Donor News: L’dor V’dor, from generation to generation

Growing up in St. Louis, Missouri, Josh Goldstein (BA ’15) always admired his paternal grandfather, Bernie Goldstein (BBA ’49), and loved hearing about his college days at the UW-Madison. Josh’s father Stewart also attended the UW (BA ’82), so the pull of Madison was strong as Josh entered his senior year of high school and began to apply to colleges. That spring the University of Missouri offered him a full ride, but the UW-Madison remained his first choice. When Josh was accepted, he excitedly called his grandfather, and both started crying. The out-of-state tuition presented a challenge, but Bernie vowed to “make this happen.” True to his promise, he helped Josh’s parents pay the tuition each semester, enabling Josh to realize his dream of becoming a Badger.

Now Josh and Bernie have forged another special connection through their commitment to the Center for Jewish Studies. In 2018, after Bernie made a generous gift to create our new Goldstein Family Student Lounge and Library, Josh attended the ribbon-cutting ceremony and felt inspired by his grandfather’s support of the Center. Soon afterwards, Josh agreed to join our Board of Visitors, where he offers a fresh and unique perspective as the youngest member. In supporting CJS, grandfather and grandson have each found a valuable way to contribute to the university that shaped them both.

Though separated by more than six decades, Bernie Goldstein and his grandson Josh embraced the UW with the same energy and enthusiasm.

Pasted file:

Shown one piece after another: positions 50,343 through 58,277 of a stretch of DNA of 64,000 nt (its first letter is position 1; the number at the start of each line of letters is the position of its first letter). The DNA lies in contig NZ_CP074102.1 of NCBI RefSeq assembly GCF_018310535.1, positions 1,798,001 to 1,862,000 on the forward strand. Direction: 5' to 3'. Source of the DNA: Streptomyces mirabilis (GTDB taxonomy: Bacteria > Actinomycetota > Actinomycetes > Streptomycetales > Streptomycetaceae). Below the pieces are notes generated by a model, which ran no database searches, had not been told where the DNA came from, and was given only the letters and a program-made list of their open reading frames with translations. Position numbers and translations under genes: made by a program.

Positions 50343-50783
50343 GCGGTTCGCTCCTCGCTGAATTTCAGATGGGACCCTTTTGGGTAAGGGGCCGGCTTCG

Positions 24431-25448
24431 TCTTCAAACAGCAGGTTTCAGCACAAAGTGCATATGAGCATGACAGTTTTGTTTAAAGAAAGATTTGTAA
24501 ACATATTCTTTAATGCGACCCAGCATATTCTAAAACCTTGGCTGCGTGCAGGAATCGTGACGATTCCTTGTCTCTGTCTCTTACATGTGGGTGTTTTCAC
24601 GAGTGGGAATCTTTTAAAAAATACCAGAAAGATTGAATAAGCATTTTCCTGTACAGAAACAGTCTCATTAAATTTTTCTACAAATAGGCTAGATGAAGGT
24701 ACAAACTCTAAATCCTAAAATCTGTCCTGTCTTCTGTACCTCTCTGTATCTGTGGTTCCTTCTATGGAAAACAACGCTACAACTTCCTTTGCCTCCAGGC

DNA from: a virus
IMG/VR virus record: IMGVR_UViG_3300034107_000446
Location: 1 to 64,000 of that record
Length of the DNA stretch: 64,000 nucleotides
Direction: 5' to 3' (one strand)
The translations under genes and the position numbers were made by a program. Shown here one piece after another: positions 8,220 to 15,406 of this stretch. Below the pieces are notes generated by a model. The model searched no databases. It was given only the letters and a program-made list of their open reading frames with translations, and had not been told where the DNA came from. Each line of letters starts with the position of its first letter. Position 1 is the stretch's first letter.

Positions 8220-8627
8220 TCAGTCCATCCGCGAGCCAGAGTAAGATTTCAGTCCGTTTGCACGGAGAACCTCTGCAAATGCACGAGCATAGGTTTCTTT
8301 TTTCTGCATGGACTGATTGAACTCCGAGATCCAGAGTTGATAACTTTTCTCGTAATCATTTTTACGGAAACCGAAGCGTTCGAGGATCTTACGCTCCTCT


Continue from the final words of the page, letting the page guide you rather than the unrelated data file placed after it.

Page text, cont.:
Bernie grew up in Nashville, Tennessee, where he liked to do the bookkeeping in his parents’ store. At the UW-Madison, he focused on Business Administration and refined the skills he would ultimately need to become a CPA. An only child, Bernie was especially grateful for the friendships he formed through his fraternity, Zeta Beta Tau. “Not only did I get a fantastic education,” he reflects. “I had a fantastic time.” Since then, he has passed on to his children and grandchildren the same lesson that his parents passed on to him: “There’s nothing you can’t do if you want it badly enough and you’re willing to put in the sacrifice to do it.”

Like his grandfather, Josh threw himself into his college experience and soon made friends with students from many different backgrounds. He recalls his surprise upon learning that his freshman roommate, a native Wisconsinite, had never met a Jewish person before. “He was a great guy, and we learned things from each other,” Josh reflects. Through one of his closest fraternity brothers at Delta Upsilon, he soon learned about Jewish Experience of Madison. In one particularly memorable session, he was able to spend time listening to the experiences of some Holocaust survivors. JEM also arranged for him to spend a weekend living with a Hasidic family in Milwaukee, where he had the opportunity to take part in a fully traditional shabbat for the first time.

During his years at the UW, Josh came to value his relationship with Bernie more than ever, and they would get together regularly, bonding over beers at the Nitty Gritty and their shared passion for Badger athletics. When Bernie would talk about his own college experiences, Josh says, he realized that his grandfather was “like me, in more aged skin.” Occasionally Josh would attend services with Bernie, who proudly introduced him to all his friends. At these times, Josh was glad to “step outside of the college bubble” for a while and reflect on how lucky he was.

Josh continues to count his blessings. Currently, he and his wife Brynne are living in Denver, Colorado, where Josh works for the Zillow Group. This September they are expecting their first child, a baby boy, who may just turn out to be a fourth-generation Badger, following the footsteps of his father, grandfather, and great-grandfather.